Safety tip when taking Transjakarta: Pay close attention on your belongings. Pickpockets can be very clever so outwit them by not giving them any opportunity. Place your belongings in front of you — don’t place your wallet in your back pocket. There’s a reason why you’ll observe many locals place their backpacks in front.

5. When consuming food and drinks
Tap water is not safe for drinking in Jakarta so it’s advisable to have bottled water handy, especially when dealing with the city’s hot and humid conditions. It might also be a safe bet to stay away from street food particularly if you are not used to them or if they’re located in less hygienic places and exposed to dust, insects and other elements that spoil food quality. Mind you that Indonesian street foods are delicious so this is not necessarily forbidding you from trying them; pay close attention to cleanliness.

6. When crossing the streets
Jakarta’s traffic congestion is one thing that irritates both motorists and passengers, but personal safety when you are outside a vehicle is another. Streets are often packed with vehicles and motorcycles in particular can pose hazards to pedestrians. Crossing streets should be done only on pedestrian lanes. However, there are also areas where such markings are conspicuously absent so when you need to cross the street, do it with caution, cross with predictable pace — do not step backward, and get the driver’s attention by raising your palm in his direction as you cross the street.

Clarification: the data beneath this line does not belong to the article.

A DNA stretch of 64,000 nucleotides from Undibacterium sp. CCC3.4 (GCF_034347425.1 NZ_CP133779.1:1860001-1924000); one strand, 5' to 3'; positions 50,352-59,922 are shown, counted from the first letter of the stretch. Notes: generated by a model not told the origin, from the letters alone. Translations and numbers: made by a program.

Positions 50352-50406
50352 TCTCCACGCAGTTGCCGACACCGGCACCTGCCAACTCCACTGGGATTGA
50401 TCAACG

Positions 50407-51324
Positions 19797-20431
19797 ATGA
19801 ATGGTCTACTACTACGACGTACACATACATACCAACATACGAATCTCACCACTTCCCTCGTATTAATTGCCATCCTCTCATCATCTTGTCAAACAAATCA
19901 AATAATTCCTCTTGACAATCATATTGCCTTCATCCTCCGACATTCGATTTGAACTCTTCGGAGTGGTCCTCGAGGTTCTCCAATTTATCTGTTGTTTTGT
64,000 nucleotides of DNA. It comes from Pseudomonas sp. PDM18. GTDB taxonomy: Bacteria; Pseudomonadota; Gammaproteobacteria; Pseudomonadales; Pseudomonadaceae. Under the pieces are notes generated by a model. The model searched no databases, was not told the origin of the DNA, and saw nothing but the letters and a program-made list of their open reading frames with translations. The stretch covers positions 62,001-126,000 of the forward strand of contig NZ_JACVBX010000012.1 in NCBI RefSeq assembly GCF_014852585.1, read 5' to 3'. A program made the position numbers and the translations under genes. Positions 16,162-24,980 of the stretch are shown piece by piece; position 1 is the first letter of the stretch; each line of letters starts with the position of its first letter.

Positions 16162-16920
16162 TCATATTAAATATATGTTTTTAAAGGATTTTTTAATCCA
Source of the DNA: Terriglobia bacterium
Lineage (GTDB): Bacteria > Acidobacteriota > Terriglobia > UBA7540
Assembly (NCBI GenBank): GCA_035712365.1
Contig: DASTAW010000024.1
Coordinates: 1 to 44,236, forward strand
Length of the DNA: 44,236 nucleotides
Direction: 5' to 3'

7. When obtaining local currency
Indonesia uses rupiah as standard trading currency, so foreigners often ask whether it’s better to take money from ATM counters or exchange them at money changing companies. Generally, withdrawing money from the ATM at the airport is the best option, followed by changing your foreign currency to Indonesian rupiah at authorized money changing agents located at arrival area. Unless otherwise necessary, do not deal with unauthorized agents as they might offer favorable rates but include fake bills and make you vulnerable to pickpockets or robbers who can see you counting your money.

8. When carrying your belongings
If you carry a shoulder bag in the street, make sure to have your hand on your bag, and place it at the opposite side of the street. Some incidents of motorcycle riding culprits grab bags of their victims. If you are carrying a backpack, be wary of potential pickpockets looking at your bag. Do not place valuables like jewelry or expensive gadgets in those pockets. Wearing expensive jewelry in public can also attract potential criminal activity so it is advisable not to wear them excessively when you are out in public.

9. When carrying your identification papers
It is not necessary to bring your passport with you unless you are going to a transaction that requires it such as booking airline tickets.. Your passport is better stored and locked in your hotel room safe. However, bring with you a copy of your passport that provides information about your identity, and validity of your stay in Indonesia. For backup purposes, also take a photo of your passport.